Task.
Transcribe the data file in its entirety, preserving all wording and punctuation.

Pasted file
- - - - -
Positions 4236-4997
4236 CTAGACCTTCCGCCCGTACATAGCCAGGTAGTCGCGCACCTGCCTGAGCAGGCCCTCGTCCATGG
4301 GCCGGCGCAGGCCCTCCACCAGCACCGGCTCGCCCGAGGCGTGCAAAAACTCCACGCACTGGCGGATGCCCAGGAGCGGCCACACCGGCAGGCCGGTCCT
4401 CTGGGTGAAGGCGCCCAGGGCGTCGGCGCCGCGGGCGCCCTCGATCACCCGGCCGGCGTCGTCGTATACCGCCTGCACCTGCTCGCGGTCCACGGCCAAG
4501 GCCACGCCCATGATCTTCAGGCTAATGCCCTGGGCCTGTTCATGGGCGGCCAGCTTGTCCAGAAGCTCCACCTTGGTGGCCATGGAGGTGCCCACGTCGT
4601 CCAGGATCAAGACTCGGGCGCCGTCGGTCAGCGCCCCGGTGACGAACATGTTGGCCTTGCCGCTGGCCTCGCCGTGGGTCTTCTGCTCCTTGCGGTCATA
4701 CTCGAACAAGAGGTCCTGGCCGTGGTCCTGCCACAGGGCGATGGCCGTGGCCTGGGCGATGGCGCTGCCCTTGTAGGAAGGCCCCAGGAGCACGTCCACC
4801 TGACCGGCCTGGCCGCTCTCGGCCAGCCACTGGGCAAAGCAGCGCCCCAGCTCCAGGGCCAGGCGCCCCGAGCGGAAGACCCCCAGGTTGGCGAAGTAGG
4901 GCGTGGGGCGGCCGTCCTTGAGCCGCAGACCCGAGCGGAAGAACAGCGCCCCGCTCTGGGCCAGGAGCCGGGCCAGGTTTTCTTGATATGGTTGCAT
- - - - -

Positions 4236-4997
4236 CTAGACCTTCCGCCCGTACATAGCCAGGTAGTCGCGCACCTGCCTGAGCAGGCCCTCGTCCATGG
4301 GCCGGCGCAGGCCCTCCACCAGCACCGGCTCGCCCGAGGCGTGCAAAAACTCCACGCACTGGCGGATGCCCAGGAGCGGCCACACCGGCAGGCCGGTCCT
4401 CTGGGTGAAGGCGCCCAGGGCGTCGGCGCCGCGGGCGCCCTCGATCACCCGGCCGGCGTCGTCGTATACCGCCTGCACCTGCTCGCGGTCCACGGCCAAG
4501 GCCACGCCCATGATCTTCAGGCTAATGCCCTGGGCCTGTTCATGGGCGGCCAGCTTGTCCAGAAGCTCCACCTTGGTGGCCATGGAGGTGCCCACGTCGT
4601 CCAGGATCAAGACTCGGGCGCCGTCGGTCAGCGCCCCGGTGACGAACATGTTGGCCTTGCCGCTGGCCTCGCCGTGGGTCTTCTGCTCCTTGCGGTCATA
4701 CTCGAACAAGAGGTCCTGGCCGTGGTCCTGCCACAGGGCGATGGCCGTGGCCTGGGCGATGGCGCTGCCCTTGTAGGAAGGCCCCAGGAGCACGTCCACC
4801 TGACCGGCCTGGCCGCTCTCGGCCAGCCACTGGGCAAAGCAGCGCCCCAGCTCCAGGGCCAGGCGCCCCGAGCGGAAGACCCCCAGGTTGGCGAAGTAGG
4901 GCGTGGGGCGGCCGTCCTTGAGCCGCAGACCCGAGCGGAAGAACAGCGCCCCGCTCTGGGCCAGGAGCCGGGCCAGGTTTTCTTGATATGGTTGCAT